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Ex-British officer helps rebuild Punjab schools

March 01, 2008 12:45 IST

A former senior British police officer has raised around Rs 50 lakh in the UK and rebuilt at least five elementary schools in rural Punjab after coming across a dilapidated village school building seven years ago.

For the residents of Seham village, former Derbyshire County CID chief David Gee is a "godsend" as he has not only upgraded their school, but also teaches English and Maths whenever he is in Jalandhar.

The newly constructed school building has an impressive makeover with the tricolour painted on the parapet.

His organisation is also extending financial help of Rs 200 per month to eight students from poor families and paying the salaries of the newly appointed teachers.

"The children love Gee and call him 'Gora', perhaps unaware that the term may be offensive," says Ravinder Singh Kang, who is in charge of Seham elementary school.

Gee's preferred garment is 'kurta-pajama' and he has also picked up a bit of Punjabi.

"Baccho iddaan na karo (Children, don't be naughty). Hole hole bolo' (Please speak slowly)," one can often hear him say.

Gee has been raising funds through charities with UK-based NGO Children and Youth Development Organisation for improvement of the rural basic education infrastructure.

Seham is the native village of Gee's NRI friend Balbir Singh along with whom he first visited India in April 2001 but today people wear T-shirts bearing the name and it is also a website for raising funds for rural schools in Punjab.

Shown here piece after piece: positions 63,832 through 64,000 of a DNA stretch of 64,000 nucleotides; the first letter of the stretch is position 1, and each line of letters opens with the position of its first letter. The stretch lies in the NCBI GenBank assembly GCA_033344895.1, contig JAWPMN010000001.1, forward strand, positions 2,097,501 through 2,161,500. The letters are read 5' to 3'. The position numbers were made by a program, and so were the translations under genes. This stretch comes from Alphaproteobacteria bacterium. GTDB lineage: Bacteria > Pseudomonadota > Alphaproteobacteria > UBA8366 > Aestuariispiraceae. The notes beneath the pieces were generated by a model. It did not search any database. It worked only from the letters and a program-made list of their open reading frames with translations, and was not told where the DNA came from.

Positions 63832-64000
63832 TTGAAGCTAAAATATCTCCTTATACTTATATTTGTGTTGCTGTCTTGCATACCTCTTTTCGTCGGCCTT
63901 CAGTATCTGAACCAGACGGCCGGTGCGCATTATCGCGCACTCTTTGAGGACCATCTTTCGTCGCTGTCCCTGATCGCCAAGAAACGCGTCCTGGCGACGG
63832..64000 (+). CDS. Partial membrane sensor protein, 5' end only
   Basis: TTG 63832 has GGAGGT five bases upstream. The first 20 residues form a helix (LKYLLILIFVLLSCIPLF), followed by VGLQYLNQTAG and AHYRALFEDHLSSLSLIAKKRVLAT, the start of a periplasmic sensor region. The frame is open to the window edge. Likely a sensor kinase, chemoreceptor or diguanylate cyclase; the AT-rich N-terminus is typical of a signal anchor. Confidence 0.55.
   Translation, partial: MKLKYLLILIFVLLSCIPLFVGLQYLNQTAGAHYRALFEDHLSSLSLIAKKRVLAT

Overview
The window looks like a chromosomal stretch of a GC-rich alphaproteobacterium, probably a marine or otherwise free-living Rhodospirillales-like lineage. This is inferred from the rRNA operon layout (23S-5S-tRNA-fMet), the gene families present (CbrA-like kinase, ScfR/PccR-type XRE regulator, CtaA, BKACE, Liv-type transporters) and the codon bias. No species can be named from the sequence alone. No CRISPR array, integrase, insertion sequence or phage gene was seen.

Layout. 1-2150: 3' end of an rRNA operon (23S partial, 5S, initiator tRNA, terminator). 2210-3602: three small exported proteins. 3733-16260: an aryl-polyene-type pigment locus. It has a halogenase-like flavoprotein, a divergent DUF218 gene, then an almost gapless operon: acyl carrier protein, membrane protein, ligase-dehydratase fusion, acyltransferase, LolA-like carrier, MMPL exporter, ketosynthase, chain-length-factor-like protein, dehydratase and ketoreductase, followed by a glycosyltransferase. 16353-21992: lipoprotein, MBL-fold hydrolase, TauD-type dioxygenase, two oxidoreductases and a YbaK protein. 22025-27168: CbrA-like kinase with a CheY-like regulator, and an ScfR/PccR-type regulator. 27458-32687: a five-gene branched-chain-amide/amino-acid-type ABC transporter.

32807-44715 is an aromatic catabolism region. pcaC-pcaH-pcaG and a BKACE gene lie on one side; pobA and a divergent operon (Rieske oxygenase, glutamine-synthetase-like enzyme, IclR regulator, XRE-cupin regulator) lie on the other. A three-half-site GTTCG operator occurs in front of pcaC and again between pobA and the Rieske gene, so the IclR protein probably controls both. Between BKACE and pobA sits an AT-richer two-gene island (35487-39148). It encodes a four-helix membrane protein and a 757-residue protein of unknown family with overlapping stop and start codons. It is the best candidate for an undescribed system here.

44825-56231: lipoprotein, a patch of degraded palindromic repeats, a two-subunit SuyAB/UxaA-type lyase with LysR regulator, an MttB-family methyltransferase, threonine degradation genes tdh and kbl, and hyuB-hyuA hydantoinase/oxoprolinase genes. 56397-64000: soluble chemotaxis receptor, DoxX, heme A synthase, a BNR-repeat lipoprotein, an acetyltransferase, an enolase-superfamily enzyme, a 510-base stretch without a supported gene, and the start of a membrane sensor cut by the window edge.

"The elementary school building here was virtually falling apart. There were no desks, chairs or writing implements and children were without cover when I came on a holiday in 2001," Gee said.

The former policeman, who is currently a consultant with the British Home Office on crimes relating to homicide and sexual offences, said he did not have enough money to bring about a visible change.

"I then decided to collect funds under the banner of  Village Seham School Appeal and started a website," Gee said, adding it has collected Rs 40 to 50 lakh through charities in the UK and five school buildings in villages of Punjab reconstructed so far.

He said talk shows and dance recitals by Indian artistes were organised and the British government also contributed to the organisation run by Gee, his wife Susie and Balbir Singh.

Gee said they are organising the 'Three Peaks Challenge' in the UK in which the participants will wear T-shirts with the slogan: "We Climb Every Mountain For Seham."

He hopes to raise another Rs 5 lakh through the event in which around 30 persons will also walk from Hatton to Durby to collect funds.

Organisations like the Retired Teachers' Association are also lending a helping hand while in India they have been assured aid from the NGO Reach.

Gee started out after the village panchayat requested him to take control of the school, which now gets visiting  teachers from Britain. Some more are expected to come in July, he said.

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